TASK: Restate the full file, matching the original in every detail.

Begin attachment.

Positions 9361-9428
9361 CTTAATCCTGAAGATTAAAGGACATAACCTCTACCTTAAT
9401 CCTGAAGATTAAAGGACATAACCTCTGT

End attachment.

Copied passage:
Positions 9361-9428
9361 CTTAATCCTGAAGATTAAAGGACATAACCTCTACCTTAAT
9401 CCTGAAGATTAAAGGACATAACCTCTGT